english yellow pages



"See Naples and then die"
This proverb sums up in a few words the spirit and enthusiasm that bring tourists to this wonderful town. One is immediately brought into contact with ancient traditions that only survive because they have been blended one with another. There are still olden professions that have survived into this modern 21st century: an entire quarter in the heart of Naples, for example, is given over to the craft of the goldsmith; there are still the world-famous handwrought nativity tableaus with their figurine shepherds; old craftsmen still sell handmade chairs from the backs of carts that they push through the streets; and you can still hear the clanging hammer of the blacksmith. There is even an artisan who gives new life to old and damaged dolls in his workshop, appropriately called The Doll Hospital.

The history of Naples is written in its architecture; every monument is a piece of history, a link to one of the many dynasties that have governed here. UNESCO has declared the urban value of Naples to be "heritage for humanity". It is a grand heritage, running from the 7th century BC to the present. Besides the museums, castles, ancient city gates, fountains and parks, the more than 200 churches, alone, contain thousands of precious and beautiful works of art. .

The historic centre of the town deserves particular attention, since it is practically an open-air museum. It is an architectural and artistic overview of 25 centuries, beginning with the Greco-Roman founding and the ancient walls, the ruins beneath San Lorenzo Maggiore and the Greek method of dividing the city into a grid of cross-streets, the "Decumani" and "Cardini"; the panorama of history then sweeps through centuries of construction of churches, grand houses for the aristocracy, monasteries and fountains. The layout of the historic centre of Naples is ancient and founded on two main axes: roads running east to west (the Decumani) were crossed at precise right angles by the north-south roads (the Cardini), forming rectangular blocks (the Insulae).
The Upper Decumanus takes its name from two walls, dated to the second century, B.C., built to support the Teatro Romano, ruins of which are still visible today in the modern city street, Via Anticaglia. Along this axis stand ancient churches such as "San Giovanni a Carbonara", "Santa Maria di Donnareggina", and the "Hospital for the Incurables", where there is still a chemist's shop, a remarkable work of art from the 1700s.
The Central Decumanus corresponds to today's "Via dei Tribunali", so called because it ends at Castle Capuano, premises of the municipal courts since the 1500s. There is an extraordinary concentration of buildings and churches along this axis, truly a stratification of cultures: the ancient Greco-Roman ruins beneath the church of S. Lorenzo Maggiore and the Duomo; the monastery of the Girolamini; the music conservatory S.Pietro a Maiella; and the Pio Monte della Misericordia with its famous art gallery, which today displays works from the Neapolitan school of the 17th and 18th century.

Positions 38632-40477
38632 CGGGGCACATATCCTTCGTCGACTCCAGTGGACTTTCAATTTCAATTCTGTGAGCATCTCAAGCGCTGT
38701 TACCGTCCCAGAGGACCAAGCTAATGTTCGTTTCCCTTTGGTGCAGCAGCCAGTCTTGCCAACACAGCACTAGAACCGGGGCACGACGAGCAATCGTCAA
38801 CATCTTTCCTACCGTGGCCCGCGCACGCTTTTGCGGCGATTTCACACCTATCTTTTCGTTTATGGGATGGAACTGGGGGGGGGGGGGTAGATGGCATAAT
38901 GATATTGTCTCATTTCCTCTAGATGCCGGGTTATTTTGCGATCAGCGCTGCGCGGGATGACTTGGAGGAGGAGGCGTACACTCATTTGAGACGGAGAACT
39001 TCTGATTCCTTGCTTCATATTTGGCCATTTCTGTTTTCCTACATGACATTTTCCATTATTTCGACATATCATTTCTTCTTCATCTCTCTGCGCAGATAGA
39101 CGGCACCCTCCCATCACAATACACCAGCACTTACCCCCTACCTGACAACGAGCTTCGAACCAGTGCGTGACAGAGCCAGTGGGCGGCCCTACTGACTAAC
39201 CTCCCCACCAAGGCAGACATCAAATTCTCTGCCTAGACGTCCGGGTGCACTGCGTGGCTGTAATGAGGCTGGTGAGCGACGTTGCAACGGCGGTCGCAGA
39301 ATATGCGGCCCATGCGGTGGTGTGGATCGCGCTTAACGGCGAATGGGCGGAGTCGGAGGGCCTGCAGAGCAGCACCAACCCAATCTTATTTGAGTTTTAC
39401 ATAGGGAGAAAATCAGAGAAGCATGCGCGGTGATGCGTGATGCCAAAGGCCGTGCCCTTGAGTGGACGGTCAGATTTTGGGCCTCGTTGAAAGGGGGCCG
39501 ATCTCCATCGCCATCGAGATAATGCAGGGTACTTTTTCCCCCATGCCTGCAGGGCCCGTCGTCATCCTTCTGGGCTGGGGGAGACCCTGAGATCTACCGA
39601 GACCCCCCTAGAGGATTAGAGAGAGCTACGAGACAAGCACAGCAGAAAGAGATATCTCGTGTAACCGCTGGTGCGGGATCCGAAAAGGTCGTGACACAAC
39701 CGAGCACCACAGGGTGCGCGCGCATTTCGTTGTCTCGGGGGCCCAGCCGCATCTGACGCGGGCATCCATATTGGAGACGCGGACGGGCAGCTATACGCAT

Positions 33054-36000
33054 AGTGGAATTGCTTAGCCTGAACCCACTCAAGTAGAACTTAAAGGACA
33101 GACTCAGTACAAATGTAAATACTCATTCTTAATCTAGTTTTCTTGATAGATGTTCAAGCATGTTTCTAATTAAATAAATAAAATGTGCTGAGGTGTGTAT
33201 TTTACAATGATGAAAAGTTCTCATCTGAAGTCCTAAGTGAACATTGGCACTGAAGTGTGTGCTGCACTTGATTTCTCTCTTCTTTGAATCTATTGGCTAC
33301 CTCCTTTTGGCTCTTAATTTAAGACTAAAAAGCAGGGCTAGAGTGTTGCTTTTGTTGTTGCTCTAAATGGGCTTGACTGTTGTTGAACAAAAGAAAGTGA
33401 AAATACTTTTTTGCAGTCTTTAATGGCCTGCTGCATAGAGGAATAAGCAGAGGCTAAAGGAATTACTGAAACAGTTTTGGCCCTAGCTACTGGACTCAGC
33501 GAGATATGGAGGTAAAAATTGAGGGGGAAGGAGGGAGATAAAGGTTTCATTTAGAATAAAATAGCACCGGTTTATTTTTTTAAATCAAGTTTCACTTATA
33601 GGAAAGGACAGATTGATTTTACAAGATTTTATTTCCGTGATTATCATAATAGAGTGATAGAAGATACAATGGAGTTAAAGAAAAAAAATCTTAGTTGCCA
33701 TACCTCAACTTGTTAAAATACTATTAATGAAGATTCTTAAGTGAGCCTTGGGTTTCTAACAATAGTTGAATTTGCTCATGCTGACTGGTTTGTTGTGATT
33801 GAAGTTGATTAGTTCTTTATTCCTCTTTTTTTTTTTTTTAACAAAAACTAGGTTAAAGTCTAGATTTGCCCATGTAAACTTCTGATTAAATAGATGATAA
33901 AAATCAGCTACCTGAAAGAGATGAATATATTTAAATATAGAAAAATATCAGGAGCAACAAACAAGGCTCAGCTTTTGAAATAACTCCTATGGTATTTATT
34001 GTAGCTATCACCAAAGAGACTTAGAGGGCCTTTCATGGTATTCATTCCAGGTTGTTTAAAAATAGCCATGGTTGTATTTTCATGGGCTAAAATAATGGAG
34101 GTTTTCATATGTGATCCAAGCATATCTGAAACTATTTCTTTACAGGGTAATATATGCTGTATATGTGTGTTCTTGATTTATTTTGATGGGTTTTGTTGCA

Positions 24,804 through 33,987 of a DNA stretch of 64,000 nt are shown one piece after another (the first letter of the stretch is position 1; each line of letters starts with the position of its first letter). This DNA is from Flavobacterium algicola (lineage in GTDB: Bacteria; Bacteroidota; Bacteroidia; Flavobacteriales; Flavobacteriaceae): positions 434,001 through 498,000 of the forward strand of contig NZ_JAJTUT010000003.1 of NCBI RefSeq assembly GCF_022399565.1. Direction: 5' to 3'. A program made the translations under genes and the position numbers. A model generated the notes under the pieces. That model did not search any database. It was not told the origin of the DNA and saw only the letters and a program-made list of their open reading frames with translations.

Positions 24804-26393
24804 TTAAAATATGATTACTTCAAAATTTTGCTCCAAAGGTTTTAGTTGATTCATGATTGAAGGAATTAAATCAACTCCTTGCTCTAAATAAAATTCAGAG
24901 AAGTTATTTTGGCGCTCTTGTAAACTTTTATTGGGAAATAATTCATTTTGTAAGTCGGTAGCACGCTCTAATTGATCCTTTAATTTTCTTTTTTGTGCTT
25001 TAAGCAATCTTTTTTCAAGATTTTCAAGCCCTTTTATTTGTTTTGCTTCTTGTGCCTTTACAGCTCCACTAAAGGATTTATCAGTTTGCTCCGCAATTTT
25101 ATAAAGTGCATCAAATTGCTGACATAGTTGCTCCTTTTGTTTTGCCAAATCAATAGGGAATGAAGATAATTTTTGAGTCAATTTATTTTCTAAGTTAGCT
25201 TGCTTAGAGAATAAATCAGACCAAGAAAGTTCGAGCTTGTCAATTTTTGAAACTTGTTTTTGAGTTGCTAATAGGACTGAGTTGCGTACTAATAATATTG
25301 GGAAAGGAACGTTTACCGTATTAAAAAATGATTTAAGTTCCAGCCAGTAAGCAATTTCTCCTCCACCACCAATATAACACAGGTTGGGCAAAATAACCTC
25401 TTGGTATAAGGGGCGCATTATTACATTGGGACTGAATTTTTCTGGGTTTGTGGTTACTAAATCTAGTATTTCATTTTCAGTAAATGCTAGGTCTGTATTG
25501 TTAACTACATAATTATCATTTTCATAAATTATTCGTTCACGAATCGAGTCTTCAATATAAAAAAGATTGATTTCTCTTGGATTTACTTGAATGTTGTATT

The Lower Decumanus is popularly known as "Spaccanapoli" (Naples-Splitter), since it seems to divide Naples into two equal halves. The street corresponds to today's "Via Benedetto Croce" and "Via S. Biagio dei Librai." The churches along this axis are magnificent: the church of Ges Nuovo, and the church of Santa Chiara, built at the behest of Robert I onto the extraordinary convent of the Sisters of St. Clair. Following along "Spaccanapoli" we come to Piazza San Domenico Maggiore, site of the 13th-century basilica, then the Cappella Sansevero, the church of Sant'Angelo a Nilo and, further on, the church of San Gregorio Armeno, which is on the cross-street of the same name, one of the most famous streets in the city, a true marketpace for nativity tableaus and figurines.
The historic centre of Naples shows it historic importance in the large buildings that were once the homes of Neapolitan aristocracy. Palazzo Carafa di Maddaloni, Palazzo Marigliano and Palazzo Filomarino are but a few examples. Waling along these streets, it is difficult not to peek beyond the mammoth entrances and into the beautiful courtyards of these buildings, which are mostly from the 1500s. Naples is also characterized by the hospitality of its inhabitants; bright and shrewd, they are always ready with advice for those who ask. Yes, to be in Naples means to be totally overwhemed by the chaos that rules here, but that is what makes the city a colourful and living metropolis; each moment in the daily routine has its own hectic charm to it.
Parthenopean cuisine is related to traditions of old. It is based strictly on local products grown only in this region, under this sun, in this temperature, and in this particularly fertile soil! Neapolitan creativity at work on these typical products has given us an elaborate array of tasty Mediterranean dishes. Look at the countless ways to prepare bread, pizza, and tomatoes; look at the typical mozzarella, and where else can you get "friarielli", fried with oil, garlic and red peppers? Last but not least are typical pastries: from the "pastiera," "bab" and "sfogliatelle" to the traditional pastries of Christmas.
The recent urban upgrade to accomodate tourism is evident. In the streets between Piazza Bellini and Piazza del Plebiscito you can now see a town rising from poverty. Night life lasts into the wee hours. Cafs, bars, pubs, restaurants, and fast food places are all open and full. And when they get too full for you, you can wander down to the sea-side haunts at Borgo dei Marinari sit outside in the mild air, have a drink, or treat yourself to a "caponata" or "impepata di cozze".